It appeared home-decorated, like a Village Vanguard in Kathmandu, with a small bar as you came in on the right, posters of jazz greats all around, tables and chairs in one corner, and to the left a small performance space with cushions and pillows scattered all around. As my friend had had something to eat, I decided to try the momos, which are very popular in Nepal. They’re pasta-like Tibetan dumplings with fillings. I ordered some momos for us to snack on and beer. The momos were served with this spicy dipping sauce and hit the spot.

By that time, the music had started – guitar, bass, tenor, all very creditable, and a superb drummer. All except for the tenor player were Nepali, and were quite good, very tight, playing some jazz and other standards well. The room got reasonably full, and there were 20 or so aging hippies splayed out on the cushions in front of the band.

My friend advised me to try the buff momos and, when I asked him why they were called buff, I explained that buff where I came from either meant (i) polished and well turned out, or (ii) naked!!! He laughed at this…at about this time, one of the newborn hippies decided to get up and take their clothes off. My mate laughed and shouted, “hey, buff momos!” Buff, it turns out, means buffalo…and if you never associated buffalos with Nepal, start doing so now!!! They’re predominantly in the lowlands…buff momos, the local delicacy if you go to Nepal.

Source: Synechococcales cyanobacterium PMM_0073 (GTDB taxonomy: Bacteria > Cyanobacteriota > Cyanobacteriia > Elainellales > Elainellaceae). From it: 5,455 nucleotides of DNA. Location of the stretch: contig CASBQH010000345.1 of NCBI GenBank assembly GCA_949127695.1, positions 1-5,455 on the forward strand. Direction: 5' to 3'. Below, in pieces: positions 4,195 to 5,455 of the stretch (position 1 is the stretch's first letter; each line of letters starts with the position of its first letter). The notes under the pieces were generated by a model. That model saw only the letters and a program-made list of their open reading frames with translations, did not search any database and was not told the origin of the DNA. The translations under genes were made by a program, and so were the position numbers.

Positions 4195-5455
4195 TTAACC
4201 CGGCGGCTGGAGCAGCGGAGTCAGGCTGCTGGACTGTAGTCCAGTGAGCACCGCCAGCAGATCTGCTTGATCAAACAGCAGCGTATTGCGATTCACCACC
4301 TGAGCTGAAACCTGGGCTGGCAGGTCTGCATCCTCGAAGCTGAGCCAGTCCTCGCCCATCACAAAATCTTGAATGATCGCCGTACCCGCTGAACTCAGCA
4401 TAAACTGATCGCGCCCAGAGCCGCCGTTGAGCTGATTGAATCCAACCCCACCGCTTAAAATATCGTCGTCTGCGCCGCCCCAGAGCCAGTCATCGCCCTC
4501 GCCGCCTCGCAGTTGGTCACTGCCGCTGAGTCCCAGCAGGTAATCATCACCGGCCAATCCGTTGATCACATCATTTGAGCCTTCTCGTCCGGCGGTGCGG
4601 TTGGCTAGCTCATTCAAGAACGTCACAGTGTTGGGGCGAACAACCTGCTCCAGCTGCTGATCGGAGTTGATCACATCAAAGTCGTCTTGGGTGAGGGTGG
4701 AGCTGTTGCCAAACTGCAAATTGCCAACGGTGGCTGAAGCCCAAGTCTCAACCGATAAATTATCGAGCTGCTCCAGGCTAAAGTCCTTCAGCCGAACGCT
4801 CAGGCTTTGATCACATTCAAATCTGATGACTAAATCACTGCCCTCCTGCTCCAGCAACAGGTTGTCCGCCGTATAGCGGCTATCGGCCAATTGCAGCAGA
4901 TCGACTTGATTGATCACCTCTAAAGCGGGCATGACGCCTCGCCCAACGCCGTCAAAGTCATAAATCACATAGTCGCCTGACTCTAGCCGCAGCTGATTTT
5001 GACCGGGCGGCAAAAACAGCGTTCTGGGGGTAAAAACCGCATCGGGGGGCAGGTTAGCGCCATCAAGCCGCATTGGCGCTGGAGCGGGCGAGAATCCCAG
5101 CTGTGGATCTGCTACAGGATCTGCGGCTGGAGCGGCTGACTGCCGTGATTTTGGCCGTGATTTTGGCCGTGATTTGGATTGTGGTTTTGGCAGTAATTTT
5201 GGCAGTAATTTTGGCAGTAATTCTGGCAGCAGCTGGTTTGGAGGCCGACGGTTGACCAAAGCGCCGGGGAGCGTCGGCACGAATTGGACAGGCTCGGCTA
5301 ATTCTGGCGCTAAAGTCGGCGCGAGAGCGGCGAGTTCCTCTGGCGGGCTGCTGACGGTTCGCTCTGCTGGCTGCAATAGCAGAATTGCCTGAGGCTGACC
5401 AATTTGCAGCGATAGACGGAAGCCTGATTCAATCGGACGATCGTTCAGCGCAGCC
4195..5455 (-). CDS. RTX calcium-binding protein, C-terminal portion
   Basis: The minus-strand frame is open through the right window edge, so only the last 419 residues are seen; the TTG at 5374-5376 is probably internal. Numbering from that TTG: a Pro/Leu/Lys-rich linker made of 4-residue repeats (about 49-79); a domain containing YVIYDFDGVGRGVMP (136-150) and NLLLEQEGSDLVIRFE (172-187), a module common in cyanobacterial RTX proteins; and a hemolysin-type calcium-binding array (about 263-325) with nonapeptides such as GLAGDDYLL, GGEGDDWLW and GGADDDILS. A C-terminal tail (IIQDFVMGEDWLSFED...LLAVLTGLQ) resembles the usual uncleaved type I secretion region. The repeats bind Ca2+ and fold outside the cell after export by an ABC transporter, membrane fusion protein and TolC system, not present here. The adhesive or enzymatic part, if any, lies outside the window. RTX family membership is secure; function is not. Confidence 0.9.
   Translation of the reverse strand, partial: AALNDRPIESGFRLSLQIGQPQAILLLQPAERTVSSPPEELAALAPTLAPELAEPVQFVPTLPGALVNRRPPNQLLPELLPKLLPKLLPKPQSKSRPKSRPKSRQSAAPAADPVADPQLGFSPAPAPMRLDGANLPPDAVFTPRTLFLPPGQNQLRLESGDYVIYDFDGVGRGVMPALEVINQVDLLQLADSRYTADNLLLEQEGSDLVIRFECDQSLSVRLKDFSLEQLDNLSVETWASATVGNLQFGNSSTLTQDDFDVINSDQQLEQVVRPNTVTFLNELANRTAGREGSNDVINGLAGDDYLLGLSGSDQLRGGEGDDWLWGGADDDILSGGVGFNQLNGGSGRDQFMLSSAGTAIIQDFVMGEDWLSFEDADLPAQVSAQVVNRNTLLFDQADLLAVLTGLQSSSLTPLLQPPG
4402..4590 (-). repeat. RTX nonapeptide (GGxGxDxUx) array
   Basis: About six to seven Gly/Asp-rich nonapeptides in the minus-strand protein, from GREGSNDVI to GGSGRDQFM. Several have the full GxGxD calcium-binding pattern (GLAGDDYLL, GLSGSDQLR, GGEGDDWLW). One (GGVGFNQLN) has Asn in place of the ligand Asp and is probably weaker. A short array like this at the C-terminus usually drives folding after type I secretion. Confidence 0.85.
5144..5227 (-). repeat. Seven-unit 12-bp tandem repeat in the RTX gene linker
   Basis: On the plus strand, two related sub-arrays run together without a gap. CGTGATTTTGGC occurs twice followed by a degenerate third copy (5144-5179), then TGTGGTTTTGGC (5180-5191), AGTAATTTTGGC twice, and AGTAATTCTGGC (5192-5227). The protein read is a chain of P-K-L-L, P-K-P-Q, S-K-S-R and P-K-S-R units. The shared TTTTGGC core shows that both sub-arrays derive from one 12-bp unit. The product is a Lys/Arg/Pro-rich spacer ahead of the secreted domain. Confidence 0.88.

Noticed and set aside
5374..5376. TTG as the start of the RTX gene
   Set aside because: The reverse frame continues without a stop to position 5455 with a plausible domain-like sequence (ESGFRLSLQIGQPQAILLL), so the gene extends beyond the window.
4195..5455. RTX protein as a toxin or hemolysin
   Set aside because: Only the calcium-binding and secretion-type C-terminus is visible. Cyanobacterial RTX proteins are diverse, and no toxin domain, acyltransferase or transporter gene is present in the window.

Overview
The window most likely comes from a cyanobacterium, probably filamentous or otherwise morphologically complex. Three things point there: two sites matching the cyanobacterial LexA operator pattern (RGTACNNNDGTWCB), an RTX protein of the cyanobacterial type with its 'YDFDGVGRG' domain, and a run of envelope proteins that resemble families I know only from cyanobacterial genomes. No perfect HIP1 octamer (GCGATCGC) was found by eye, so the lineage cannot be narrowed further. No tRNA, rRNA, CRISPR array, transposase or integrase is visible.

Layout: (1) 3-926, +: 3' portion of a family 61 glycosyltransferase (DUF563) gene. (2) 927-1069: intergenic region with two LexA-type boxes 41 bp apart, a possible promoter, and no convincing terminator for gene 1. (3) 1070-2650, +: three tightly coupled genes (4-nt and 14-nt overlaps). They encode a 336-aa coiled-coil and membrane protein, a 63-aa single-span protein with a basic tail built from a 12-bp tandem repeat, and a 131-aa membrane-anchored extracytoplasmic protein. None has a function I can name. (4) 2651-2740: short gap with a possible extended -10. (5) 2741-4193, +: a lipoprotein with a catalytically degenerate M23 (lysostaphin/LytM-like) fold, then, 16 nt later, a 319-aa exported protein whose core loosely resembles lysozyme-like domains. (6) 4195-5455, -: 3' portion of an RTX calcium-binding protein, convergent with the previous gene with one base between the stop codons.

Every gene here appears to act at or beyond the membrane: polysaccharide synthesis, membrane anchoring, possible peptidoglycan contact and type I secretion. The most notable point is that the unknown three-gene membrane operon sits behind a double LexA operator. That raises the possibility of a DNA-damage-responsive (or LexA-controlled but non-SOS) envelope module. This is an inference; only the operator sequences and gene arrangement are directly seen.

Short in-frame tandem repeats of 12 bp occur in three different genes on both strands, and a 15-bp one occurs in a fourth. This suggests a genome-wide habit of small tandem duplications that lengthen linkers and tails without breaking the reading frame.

My friend said that, for its size and situation, Kathmandu was probably more international than a megalopolis like Delhi, which I think is true, from what I saw of some of the people there, in the club and elsewhere.

We stumbled out of the club about 10:30, which made breakfast in the bright sunlight of the hotel garden the next morning a welcome contrast. And then…well, what I did not realise was that Sunday was a day of work, Saturday a day of rest!!! So I went to meet my friends at their HQ for lunch, then went out in the afternoon to look at some of their contact points in Kathmandu and, in doing so, saw some of the city. One of their offices specialized in child porters, children that work carrying 40 Kg. loads or more!!!

Afterwards, we went to a small momo dive off the central district of Thamel down an alleyway to drink beer and eat plates of momos and other exotica, then off to a restaurant for more beer and food – at 8 storeys one of the highest buildings in Kathmandu, so we went to the top floor and watched the lights winking in the valleys above us, while we were joined by others who came by to hang out with my friends.

So the sightseeing part of this story has been crammed into a small and rainy part of Monday morning. I think that Kathmandu, travelling around it, and using it as a centre for the valley and trekking, deserves at least a week and, during the jazz festival, probably two. For in the centre, in Durbar Square, is the most spectacular collection of temples in the smallest space ever, anywhere. To see some of the pictures, click here.